Financial institutions are increasingly linking climate-related metrics in remuneration frameworks to their strategies and external commitments. Our 2022 report on global trends in ESG incentives (which can be found HERE) shows that 42% of companies in the financial services sector use environmental measures in incentive plans, up from 23% in 2021.
The global bank regulator, the Financial Stability Board (FSB), recently asked banks, insurance companies and asset management firms globally how they incorporate climate-related financial risk factors in remuneration frameworks. For APRA regulated entities this may serve as a checklist against a global benchmark.
Below is a summary of key findings from their report.
Climate-related metrics used by financial institutions
The practice for implementing climate metrics in remuneration frameworks varies, with targets incorporated primarily in STI plans and to a lesser degree in LTI plans.
Examples of climate-related metrics in incentive plans include:
- Reductions of own carbon footprint
- Provision of sustainable finance and products
- Accountability for climate-related leadership, training, innovation and disclosures
- External-based metrics such as ESG ratings and indices to benchmark against peers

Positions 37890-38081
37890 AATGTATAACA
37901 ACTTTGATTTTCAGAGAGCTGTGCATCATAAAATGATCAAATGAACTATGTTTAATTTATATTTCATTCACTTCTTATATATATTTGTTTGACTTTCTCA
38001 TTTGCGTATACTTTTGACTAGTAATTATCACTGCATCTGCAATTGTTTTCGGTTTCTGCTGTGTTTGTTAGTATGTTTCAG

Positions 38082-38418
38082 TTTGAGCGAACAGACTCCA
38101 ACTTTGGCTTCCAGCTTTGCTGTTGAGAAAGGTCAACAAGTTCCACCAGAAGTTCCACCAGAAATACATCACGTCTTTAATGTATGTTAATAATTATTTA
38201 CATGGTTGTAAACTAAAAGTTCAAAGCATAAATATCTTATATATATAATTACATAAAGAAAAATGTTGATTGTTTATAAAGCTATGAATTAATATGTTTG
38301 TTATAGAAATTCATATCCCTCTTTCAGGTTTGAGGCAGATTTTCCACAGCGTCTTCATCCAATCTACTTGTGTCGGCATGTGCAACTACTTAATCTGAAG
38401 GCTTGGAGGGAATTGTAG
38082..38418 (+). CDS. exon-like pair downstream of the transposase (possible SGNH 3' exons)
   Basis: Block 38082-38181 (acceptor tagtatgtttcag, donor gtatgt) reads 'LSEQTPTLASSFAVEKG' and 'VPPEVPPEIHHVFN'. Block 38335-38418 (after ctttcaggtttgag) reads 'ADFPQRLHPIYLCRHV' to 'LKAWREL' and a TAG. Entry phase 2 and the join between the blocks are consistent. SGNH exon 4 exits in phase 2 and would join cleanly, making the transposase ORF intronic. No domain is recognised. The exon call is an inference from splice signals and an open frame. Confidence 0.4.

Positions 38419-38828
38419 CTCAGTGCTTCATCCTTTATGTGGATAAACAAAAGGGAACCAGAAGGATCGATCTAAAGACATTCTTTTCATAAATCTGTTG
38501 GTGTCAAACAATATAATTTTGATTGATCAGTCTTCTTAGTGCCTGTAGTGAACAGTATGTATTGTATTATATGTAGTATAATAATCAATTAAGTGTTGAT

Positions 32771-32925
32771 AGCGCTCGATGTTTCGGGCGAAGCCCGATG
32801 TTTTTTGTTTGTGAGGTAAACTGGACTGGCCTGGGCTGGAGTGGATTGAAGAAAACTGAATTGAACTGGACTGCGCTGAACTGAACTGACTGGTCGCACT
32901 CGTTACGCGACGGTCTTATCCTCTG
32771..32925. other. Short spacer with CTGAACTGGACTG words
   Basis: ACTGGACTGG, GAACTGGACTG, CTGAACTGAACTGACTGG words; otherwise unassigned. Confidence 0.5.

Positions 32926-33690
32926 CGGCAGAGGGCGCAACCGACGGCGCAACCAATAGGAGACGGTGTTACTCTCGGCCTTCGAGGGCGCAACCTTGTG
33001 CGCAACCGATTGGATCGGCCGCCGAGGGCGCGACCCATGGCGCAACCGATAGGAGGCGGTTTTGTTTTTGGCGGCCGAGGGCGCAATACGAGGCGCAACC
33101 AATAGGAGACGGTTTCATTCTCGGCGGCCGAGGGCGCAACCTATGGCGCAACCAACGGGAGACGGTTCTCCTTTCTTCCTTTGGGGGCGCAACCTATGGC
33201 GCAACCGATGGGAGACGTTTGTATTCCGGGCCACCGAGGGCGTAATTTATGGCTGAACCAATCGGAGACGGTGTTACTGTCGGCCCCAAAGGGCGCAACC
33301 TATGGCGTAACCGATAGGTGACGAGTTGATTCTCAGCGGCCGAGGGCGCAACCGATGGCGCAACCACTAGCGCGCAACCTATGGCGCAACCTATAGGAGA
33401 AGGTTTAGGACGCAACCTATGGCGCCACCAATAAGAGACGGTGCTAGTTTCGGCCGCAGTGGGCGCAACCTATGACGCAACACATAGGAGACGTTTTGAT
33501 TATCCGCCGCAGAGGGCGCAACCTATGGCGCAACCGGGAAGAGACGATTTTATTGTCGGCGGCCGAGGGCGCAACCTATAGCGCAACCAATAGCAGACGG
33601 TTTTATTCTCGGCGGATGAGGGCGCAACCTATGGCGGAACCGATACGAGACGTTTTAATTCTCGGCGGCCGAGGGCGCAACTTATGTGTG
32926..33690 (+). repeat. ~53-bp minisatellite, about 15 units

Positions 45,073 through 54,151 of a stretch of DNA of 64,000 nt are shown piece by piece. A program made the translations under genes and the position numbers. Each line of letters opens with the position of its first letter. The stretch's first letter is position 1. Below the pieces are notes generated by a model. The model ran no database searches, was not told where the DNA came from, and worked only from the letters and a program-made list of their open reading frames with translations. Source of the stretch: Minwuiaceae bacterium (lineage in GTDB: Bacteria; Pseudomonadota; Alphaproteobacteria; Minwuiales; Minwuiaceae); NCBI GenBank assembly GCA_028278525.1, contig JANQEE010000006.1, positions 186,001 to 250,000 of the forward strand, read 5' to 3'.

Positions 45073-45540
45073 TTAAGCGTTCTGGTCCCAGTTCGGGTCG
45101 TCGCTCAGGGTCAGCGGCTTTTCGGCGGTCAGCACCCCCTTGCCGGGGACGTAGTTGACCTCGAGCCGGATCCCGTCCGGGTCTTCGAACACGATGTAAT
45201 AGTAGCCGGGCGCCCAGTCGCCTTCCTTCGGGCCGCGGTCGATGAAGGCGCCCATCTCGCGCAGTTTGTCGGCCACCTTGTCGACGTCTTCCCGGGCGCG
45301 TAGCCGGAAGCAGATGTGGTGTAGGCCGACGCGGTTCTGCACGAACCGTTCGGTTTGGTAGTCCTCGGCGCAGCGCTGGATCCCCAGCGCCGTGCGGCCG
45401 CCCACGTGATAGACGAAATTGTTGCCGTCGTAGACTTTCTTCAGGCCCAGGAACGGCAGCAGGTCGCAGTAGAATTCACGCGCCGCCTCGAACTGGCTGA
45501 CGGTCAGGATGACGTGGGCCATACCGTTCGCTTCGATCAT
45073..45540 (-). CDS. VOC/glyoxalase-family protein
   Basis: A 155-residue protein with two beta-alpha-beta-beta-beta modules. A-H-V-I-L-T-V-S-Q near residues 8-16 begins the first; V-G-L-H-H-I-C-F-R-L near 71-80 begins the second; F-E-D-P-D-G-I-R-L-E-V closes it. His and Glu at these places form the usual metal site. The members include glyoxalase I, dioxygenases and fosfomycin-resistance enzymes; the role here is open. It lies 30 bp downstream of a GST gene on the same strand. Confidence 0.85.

- Risk management. However, the focus is on process and compliance instead of quantitative metrics relating to the impact of climate change. FSB suggests this may be because methodologies to quantify risks (e.g., scenario analysis) are not yet well established.
Guerdon Associates’ database shows that climate-related metrics do not feature in Australian domiciled and listed financial institutions’ remuneration frameworks (the ASX listed but UK domiciled Virgin Money has incentive climate measures). Global peers are further ahead.
The report highlights several challenges when including climate-related metrics in remuneration frameworks:
- Gaps in the availability and reliability of data make it difficult to apply consistent metrics and monitor them in performance evaluation;
- Difficulty in developing meaningful metrics that are relevant to and aligned with strategies and that are also objectively quantifiable and measurable; and
- Misalignment of timing between the performance measurement period and the achievement of climate-related targets.
Participants in FSB’s survey also noted the lack of consistency around the metrics used as financial institutions use metrics that are relevant to their business. They noted that there is a danger of “cherry-picking” climate-related metrics which they would achieve or deliver anyway. There is also a risk that institutions reward for intention instead of impact which may lead to higher levels of variable pay without achieving progress against the original strategy on climate.
The FSB report can be found HERE.© Guerdon Associates 2024 Back to all articles